Well, damn it, that's what the truth is like. Or rather that's what any attempt to record truth inevitable requires: a fictionalisation of the chaos of reality that allows our limited minds to grasp the complex and imponderable depths that inform it.
On Saturday, I sat in my makeshift study, surrounded by books and files, sound tapes and film reels, old fading photographs and newspaper cuttings -- all marked with the coded symbols of the esoteric filing system that Hugo Drakenswode assigned to them. To coordinate these is a daunting task and for a long time I found myself unable to see the possibility of coherence anywhere in the random scraps of absurdity that they represent.
Outside my window I could see cars in the distance, a young boy riding a skateboard, one of my neighbours -- Mrs Meštrović, I believe is her name, a Croatian immigrant fully integrated into a society that was, 20 years ago, alien to her -- standing, tea in hand, staring at her roses. All these are evidence of a life that simply does not embrace the realities that Drakenswode persistently uncovered. It is world to which I used to belong, but one I have been forced to abandon. In that world people are part of a communal society that offers them support, both monetary and emotional. Once no longer connected to such a supportive network one easily feels as though one is drifting inexorably toward an abyss, doomed in fact to plunge into it and be lost forever.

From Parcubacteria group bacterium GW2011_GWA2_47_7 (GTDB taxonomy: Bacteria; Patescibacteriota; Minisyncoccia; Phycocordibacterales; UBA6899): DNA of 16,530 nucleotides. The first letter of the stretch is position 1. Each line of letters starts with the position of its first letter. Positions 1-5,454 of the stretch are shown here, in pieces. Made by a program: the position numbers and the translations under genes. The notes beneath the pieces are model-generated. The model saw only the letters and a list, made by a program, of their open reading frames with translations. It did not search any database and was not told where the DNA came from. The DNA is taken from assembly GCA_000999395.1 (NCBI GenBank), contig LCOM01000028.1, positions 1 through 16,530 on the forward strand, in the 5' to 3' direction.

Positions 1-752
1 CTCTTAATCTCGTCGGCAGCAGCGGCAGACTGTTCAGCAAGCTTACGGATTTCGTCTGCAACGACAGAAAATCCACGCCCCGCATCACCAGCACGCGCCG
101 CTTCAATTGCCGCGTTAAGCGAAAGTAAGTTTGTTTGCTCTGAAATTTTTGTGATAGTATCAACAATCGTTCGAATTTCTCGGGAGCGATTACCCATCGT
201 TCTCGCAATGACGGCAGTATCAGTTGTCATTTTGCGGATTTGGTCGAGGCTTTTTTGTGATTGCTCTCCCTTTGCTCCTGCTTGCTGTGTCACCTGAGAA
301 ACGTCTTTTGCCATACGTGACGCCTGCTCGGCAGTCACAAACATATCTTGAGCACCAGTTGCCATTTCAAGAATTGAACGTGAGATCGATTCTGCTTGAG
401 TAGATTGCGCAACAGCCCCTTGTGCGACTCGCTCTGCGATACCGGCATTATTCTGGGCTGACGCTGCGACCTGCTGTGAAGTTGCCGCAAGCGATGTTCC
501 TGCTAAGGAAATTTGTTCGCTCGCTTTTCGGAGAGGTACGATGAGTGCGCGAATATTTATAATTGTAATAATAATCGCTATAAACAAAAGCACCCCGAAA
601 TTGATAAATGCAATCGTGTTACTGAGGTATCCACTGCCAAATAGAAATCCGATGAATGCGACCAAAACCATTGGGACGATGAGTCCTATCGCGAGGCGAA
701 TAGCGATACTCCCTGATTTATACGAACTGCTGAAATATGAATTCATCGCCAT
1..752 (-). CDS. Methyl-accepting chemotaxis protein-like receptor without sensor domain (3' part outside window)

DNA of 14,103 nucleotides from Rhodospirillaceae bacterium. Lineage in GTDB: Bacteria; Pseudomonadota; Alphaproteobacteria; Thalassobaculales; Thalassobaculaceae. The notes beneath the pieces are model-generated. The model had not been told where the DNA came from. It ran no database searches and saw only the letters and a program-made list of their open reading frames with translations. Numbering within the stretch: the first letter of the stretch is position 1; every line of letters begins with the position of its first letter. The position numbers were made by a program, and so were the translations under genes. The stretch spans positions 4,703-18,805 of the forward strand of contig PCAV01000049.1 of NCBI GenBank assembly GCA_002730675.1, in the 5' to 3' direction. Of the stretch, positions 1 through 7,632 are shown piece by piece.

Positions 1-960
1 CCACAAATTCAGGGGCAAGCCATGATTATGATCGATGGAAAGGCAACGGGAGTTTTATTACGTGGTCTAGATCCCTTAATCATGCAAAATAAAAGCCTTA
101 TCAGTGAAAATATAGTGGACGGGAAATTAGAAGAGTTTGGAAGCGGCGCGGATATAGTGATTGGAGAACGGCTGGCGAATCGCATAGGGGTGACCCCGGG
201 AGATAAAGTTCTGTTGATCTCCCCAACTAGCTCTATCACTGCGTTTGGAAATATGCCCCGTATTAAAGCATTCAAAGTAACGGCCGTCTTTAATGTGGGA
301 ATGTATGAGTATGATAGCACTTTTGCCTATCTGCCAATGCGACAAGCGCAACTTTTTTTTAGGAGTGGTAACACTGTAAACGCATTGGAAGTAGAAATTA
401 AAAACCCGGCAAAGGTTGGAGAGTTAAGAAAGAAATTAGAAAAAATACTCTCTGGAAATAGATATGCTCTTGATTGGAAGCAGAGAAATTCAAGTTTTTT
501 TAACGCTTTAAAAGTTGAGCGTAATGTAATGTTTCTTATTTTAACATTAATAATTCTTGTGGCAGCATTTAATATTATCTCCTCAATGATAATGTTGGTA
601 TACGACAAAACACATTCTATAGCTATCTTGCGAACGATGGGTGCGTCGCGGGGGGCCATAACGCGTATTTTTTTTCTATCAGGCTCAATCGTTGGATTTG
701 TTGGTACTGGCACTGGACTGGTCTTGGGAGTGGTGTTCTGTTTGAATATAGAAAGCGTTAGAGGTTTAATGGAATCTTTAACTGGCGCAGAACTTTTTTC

I came upon a photographic image that has apparently been doing the rounds of the internet of late, showing a gigantic snake in the Baleh river in Borneo.
Reportedly this photograph was taken from a helicopter by an unnamed member of a team monitoring flood conditions in Borneo. In this age of digital fakery, it is, of course, easily dismissed -- in this case with good reason. To connect the giant serpent in the picture with a local legend -- the Nabau, "a dragon-like, shape-shifting sea serpent" -- seems in the "real" world to be a somewhat fatuous attempt to give resonance and legitimacy to what is unlikely to be more than a smirking hoax. As such it serves not to enlighten but to obscure the realities of what does, in fact, lurk in the hidden corners of the world.
I found this brief entry in one of my great-grandfather Hugo Drakenswode's archives:
Nabau, giant snake -- Dennison told me he caught such a creature some decade ago and when I showed appropriate skepticism took me down into his cellars, where he uncovered the most enormous snake skin I have ever seen. Perhaps 50 feet in length and yet only a partial item. Extrapolating from it to a full creature I would guess its owner must have been some 200 feet long. Dennison insisted it was not a fully grown specimen. It shimmered, even then, so long after life had been taken from it. I asked Dennison about its origins. He was evasive as to why he had been in Borneo and could not adequately explain how he came to have only a quarter of the full thing. I left thinking that the Baleh river might be a place I should visit.
The photograph may be fake, but need the reality be a falsification as well?